Data Analysis

Next Generation Sequencing Analysis

While no two sequencing projects have exactly the same goals, most projects fall into one of three categories:

  • DNA sequencing/SNP discovery- After the sequencing data set has passed preliminary QC, reads are mapped to the target genome using a variety of mapping tools including Star and Cufflinks. If the goal of the project is to identify variation, then Sam Tools will be used to identify SNPs or other polymorphisms within a user’s data set. At the conclusion of analysis, a user will receive a file that includes genomic location of all polymorphisms. This file can also be used to visualize the data set using a custom tract on the UCSC genome browser.
  • mRNA expression analysis – After QC, reads will be mapped and normalized using multiple tools including the Cufflinks software package. Normalized read counts will then be compared across samples and adjusted for multiple testing using the Cuffdiff package. Users can expect a list of genes that are differently expressed within their defined sample populations, plus a pathway analysis identifying targets of study.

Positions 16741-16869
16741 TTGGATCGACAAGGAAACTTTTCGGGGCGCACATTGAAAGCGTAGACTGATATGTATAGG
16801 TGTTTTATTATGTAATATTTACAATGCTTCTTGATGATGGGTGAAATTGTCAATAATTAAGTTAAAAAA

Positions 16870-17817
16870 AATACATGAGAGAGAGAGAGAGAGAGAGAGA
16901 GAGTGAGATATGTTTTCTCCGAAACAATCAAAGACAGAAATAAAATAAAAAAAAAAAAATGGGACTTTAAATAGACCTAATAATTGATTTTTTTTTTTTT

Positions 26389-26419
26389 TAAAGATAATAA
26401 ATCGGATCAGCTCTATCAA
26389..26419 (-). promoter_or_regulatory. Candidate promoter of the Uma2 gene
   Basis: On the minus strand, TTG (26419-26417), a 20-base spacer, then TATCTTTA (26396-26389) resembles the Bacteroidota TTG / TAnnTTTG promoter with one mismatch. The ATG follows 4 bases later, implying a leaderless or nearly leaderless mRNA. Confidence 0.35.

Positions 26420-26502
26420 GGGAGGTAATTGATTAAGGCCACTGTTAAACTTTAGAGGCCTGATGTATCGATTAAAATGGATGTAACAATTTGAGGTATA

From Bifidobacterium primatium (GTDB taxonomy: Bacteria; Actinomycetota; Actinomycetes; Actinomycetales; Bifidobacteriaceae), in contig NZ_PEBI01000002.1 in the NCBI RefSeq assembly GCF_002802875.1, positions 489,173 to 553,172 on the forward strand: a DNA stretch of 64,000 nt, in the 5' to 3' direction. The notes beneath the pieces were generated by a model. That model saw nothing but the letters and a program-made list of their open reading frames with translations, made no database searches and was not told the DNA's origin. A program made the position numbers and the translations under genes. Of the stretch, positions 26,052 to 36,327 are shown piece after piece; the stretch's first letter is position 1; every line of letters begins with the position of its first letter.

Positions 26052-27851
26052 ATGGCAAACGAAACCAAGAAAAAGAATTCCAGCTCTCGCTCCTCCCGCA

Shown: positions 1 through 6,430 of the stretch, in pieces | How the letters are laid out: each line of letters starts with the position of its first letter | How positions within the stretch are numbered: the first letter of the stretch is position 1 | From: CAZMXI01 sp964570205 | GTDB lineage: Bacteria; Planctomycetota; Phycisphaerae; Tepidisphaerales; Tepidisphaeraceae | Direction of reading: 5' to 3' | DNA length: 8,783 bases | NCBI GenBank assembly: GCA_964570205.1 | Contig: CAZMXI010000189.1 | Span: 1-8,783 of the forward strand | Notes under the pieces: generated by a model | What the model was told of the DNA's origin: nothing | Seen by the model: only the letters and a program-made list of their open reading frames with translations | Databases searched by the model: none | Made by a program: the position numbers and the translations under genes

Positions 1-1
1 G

• miRNA analysis- After QC, short reads are mapped to the miRBase database of miRNAs. After normalizing read counts, comparison between groups of samples can be made. A user can expect a list of miRNAs that are differently expressed between experimental groups.
  • Other analyses- The genome core performs projects that do not fit into these standard analysis pipelines. To date, these have included de novo assembly of the transcriptome of an unsequenced species, analysis of the microbiome of the rhesus macaque, and other projects.

Please feel free to contact the core directors to learn more about how our core can help with your sequencing data analysis.

Microarray Analysis

To assist users with analyzing their microarray data the Gencore offers analysis services.